I was browsing through some bid requests a few weeks ago and noticed several common threads among postings. Clients want you to work as hard as you can as fast as you can for as cheap as they can get away with. For example, one request asked for TWO sites to be designed and coded and to be powered by CMS backends, but the budget was no more than $450…
I can totally respect budgets, but what about $450 for two complete sites design to code to CMS is fair? That barely covers the cost of the design for both sites, let alone the coding and implementation into a CMS! It certainly isn’t fair to any coder in the USA that would (desperately) take on that job.
A quote from another request:
I’m looking to have this done as inexpensively as possible (duh!)
When will people (ahem, clients) learn that if you want your website to be the best it can you are NOT going to get it for cheap. Good design takes time. Proper coding takes time. Testing takes time. The person you hire will spend hours and hours and hours on these things, for what? A measly $450? Let’s look into it.
Let’s use the job I mentioned above as a reference point – Two complete websites designed and developed for only $450. It’s deadline is 25 days (but the client will more than likely continuously push for an earlier deadline – fast and cheap, right………right?).
Two unique designs created in photoshop (or other graphic design program): 14 hours (estimate 6-8 hours for each BASE design, possibly much more depending on complexity and detail!).
Revisions to mockups: 8+ hours. (4 hours on each mockup, usually more, especially if client requests new design from scratch.)
Initial XHTML/CSS/JS coding: 32 hours ( (8 hours a day + 2 days)*2 )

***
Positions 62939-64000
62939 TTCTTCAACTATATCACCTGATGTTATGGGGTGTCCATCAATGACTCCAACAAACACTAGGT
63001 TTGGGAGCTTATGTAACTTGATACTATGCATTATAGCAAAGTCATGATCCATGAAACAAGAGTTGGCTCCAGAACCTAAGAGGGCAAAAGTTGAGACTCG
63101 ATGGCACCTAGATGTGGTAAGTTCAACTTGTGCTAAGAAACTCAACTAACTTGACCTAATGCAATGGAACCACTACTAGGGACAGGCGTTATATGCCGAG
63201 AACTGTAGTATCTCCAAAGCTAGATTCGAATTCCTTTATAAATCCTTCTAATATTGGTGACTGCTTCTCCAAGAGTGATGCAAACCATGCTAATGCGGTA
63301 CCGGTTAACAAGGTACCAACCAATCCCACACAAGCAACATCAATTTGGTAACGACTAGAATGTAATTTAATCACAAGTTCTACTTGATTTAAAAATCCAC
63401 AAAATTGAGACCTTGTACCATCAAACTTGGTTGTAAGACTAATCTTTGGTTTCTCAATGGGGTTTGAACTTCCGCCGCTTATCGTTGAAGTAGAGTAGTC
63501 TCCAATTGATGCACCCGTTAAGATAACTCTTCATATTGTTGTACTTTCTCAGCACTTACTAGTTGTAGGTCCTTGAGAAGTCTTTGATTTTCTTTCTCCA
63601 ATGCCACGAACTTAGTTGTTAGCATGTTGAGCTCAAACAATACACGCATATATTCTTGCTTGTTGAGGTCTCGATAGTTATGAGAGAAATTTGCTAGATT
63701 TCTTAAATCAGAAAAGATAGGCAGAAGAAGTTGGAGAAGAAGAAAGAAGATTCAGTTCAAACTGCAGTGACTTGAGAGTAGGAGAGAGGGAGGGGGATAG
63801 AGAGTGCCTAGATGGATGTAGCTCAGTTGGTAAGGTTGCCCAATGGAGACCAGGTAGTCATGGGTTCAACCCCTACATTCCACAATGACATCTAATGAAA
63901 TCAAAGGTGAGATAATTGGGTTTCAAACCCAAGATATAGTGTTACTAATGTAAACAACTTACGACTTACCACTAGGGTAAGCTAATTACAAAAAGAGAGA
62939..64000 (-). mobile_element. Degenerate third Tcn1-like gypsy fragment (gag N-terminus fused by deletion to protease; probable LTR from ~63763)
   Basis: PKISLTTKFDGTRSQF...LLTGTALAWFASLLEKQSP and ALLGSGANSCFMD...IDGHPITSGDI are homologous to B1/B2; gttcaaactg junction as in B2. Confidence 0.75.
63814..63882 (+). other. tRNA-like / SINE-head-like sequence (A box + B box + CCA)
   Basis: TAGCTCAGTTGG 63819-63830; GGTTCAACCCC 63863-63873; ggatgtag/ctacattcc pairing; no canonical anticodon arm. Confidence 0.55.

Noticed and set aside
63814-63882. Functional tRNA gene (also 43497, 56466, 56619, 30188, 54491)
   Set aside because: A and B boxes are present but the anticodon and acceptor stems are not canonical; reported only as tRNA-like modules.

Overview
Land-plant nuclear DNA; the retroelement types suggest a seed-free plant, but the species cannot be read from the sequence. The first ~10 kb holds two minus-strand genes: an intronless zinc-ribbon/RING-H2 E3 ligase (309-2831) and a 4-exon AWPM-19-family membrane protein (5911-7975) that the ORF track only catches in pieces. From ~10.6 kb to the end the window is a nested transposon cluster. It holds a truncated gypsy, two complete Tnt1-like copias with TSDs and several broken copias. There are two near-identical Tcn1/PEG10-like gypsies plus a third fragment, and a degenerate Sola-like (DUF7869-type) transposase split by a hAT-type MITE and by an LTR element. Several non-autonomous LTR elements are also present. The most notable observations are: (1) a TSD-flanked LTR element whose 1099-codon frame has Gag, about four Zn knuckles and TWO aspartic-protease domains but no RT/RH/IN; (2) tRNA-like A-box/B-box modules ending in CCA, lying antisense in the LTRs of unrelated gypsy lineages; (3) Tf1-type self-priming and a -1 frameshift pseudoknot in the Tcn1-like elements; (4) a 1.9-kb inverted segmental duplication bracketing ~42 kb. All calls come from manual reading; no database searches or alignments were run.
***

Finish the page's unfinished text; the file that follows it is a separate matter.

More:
Testing of initial layout with content: 8 hours (4 hours each)
Client requested revisions: 4 hours+ (Possibly less or more)
Integration with CMS: 16 hours ( (8 hours each)*2 — possibly more depending on the CMS )
CMS Testing/Revisions/Plugin Customization/ETC: 8 hours (4 hours each)
Client requested revisions/ Bug fixes: 6 hours
Time spent corresponding with client: 5-10 hours+ ((usually) more or less depending on the client personality)
Now, let’s add that up: 91 hours
Now, let’s divide that budget of $450 by the the 91 hours it may take to finish…
That roughly totals to a measly $4.95 an hour. That’s $2.20 less than the minimum wage of New York ($7.15 p/h). You’re better off working part time for 3 weeks at McDonald’s! (91 hours x $7.15 = $650.65).
So what’s a “fair price”? In a perfect world freelancers wouldn’t have to fight in bidding wars (against people in foreign countries willing to work for peanuts) to get new clients. We wouldn’t have to lower prices to get business (bills still need to be paid whether or not we are getting paid for what our work is worth).
I’d love to say stick to your guns – don’t settle for something less, when you know you are worth more… but let’s face it you won’t get clients without competitive pricing (at first), but there is no reason to settle for $4.95 an hour.
Just remember when starting out you’re not going to make loads of extra money. You’re not going to get rich quick. You are going to have to work your ass off to gain reputation, build your portfolio and prove that you are worth a client shelling out the “extra cash” to hire you.
To go back to our previous example, what would be the “fair price” for the scope of that project? Personally, I would charge something like $1000 flat for both sites. Although other things would definitely have to be taken into consideration – like how complicated the design and coding is, and what CMS is chosen. Also state specifically that this is only for X amount of hours (say about 50 hours in this case) worked. I may even break it down for each specific task – ex: no more than 8 hours on each graphical mockup, or no more than one revision for each mockup and include an hourly rate to be added on after those hours are exceeded.
What do you think? What is a fair price? What’s a solution to this problem? How can we educate clients that you really do get what you pay for?